Document Type


Date of Degree

Fall 2017

Degree Name

MS (Master of Science)

Degree In

Civil and Environmental Engineering

First Advisor

Cwiertny, David M.

Second Advisor

LeFevre, Gregory H.

First Committee Member

Kolpin, Dana W.


Neonicotinoid insecticides are widespread in surface waters across the agriculturally-intensive Midwestern US. We report for the first time the presence of three neonicotinoids in finished drinking water and demonstrate their general persistence during conventional water treatment. Periodic tap water grab samples were collected at the University of Iowa over seven weeks in 2016 (May-July) after maize/soy planting. Clothianidin, imidacloprid, and thiamethoxam were ubiquitously detected in finished water samples and ranged from 0.24-57.3 ng/L. Samples collected along the University of Iowa treatment train indicate no apparent removal of clothianidin and imidacloprid, with modest thiamethoxam removal (~50%). In contrast, the concentrations of all neonicotinoids were substantially lower in the Iowa City treatment facility finished water using granular activated carbon (GAC) filtration. Batch experiments investigated potential losses. Thiamethoxam losses are due to base-catalyzed hydrolysis at high pH conditions during lime softening. GAC rapidly and nearly completely removed all three neonicotinoids. Clothianidin, hydrolysis products of thiamethoxam and known metabolites of imidacloprid are susceptible to reaction with free chlorine and may undergo transformation during chemical disinfection via chlorination or during distribution with chlorine residual. We identify several transformation products resulting from these oxidation and hydrolysis reactions, and discuss implications for human health. Our work provides new insights into the persistence of neonicotinoids and their potential for transformation during water treatment and distribution, while also identifying GAC as a potentially effective management tool to lower neonicotinoid concentrations in finished drinking water.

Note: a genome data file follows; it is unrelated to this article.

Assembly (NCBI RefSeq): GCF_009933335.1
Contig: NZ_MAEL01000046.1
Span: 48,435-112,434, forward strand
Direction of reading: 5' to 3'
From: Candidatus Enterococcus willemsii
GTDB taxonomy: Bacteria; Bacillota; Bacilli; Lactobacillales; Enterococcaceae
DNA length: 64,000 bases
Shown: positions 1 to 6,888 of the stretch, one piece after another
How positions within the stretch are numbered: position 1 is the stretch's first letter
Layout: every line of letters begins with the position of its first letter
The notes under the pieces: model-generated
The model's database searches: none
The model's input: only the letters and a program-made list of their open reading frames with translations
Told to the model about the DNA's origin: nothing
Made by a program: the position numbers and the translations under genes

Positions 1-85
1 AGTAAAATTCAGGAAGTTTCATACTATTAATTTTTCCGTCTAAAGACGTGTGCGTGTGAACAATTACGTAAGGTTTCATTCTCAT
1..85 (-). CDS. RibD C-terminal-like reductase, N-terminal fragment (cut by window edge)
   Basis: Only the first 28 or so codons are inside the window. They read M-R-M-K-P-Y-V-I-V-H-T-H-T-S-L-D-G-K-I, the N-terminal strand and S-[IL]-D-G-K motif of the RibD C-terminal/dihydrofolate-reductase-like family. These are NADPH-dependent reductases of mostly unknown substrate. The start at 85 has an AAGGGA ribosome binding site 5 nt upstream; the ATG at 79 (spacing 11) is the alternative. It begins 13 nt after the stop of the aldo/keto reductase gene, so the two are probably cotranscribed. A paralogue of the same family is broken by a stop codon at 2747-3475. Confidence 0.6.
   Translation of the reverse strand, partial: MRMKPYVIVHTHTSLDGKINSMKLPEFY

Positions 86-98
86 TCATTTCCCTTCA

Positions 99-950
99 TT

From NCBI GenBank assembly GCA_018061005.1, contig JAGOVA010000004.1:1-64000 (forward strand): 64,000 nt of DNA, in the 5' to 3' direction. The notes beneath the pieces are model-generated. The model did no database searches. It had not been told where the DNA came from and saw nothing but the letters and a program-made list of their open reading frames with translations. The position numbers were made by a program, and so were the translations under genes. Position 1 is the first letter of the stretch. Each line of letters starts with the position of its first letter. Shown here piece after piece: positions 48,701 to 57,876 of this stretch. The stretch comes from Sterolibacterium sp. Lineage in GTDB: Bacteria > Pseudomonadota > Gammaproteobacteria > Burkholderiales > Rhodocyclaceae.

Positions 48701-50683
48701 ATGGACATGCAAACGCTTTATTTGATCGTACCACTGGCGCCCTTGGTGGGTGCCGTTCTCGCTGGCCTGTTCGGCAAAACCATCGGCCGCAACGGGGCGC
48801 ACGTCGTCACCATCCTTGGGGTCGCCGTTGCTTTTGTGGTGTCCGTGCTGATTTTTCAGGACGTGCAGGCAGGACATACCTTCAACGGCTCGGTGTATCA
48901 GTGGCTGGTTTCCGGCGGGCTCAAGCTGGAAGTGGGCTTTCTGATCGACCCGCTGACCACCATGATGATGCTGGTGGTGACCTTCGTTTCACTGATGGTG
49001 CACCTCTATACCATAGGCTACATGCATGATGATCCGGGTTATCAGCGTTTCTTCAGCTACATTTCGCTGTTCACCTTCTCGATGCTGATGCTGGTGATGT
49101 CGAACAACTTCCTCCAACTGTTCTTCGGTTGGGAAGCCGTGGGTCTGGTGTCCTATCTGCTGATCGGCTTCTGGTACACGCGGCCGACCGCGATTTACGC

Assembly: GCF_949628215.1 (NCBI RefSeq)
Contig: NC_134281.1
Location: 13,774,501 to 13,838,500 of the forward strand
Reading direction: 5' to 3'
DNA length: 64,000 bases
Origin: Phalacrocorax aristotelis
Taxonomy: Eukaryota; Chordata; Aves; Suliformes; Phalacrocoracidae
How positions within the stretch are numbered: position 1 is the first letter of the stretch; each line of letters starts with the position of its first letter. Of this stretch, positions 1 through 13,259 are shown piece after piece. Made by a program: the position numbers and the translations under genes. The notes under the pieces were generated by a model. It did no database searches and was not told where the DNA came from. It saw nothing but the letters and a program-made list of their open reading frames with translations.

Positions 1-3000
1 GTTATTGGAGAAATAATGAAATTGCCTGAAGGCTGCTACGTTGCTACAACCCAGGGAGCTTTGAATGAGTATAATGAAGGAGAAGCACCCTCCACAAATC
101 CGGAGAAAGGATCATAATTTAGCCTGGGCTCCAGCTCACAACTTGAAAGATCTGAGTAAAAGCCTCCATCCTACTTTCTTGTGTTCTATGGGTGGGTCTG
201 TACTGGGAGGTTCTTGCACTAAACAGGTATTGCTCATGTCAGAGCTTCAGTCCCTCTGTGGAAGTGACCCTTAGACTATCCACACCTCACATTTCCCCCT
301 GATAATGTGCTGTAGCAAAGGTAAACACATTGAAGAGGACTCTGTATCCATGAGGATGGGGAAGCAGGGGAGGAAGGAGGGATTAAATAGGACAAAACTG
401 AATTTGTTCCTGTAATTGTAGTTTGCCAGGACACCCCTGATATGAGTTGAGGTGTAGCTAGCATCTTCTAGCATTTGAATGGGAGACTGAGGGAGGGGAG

Chlorination, Drinking water, Granular activated carbon, Neonicotinoids, Transformation products


xiv, 96 pages


Includes bibliographical references (pages 89-96).


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Copyright © 2017 Kathryn L. Klarich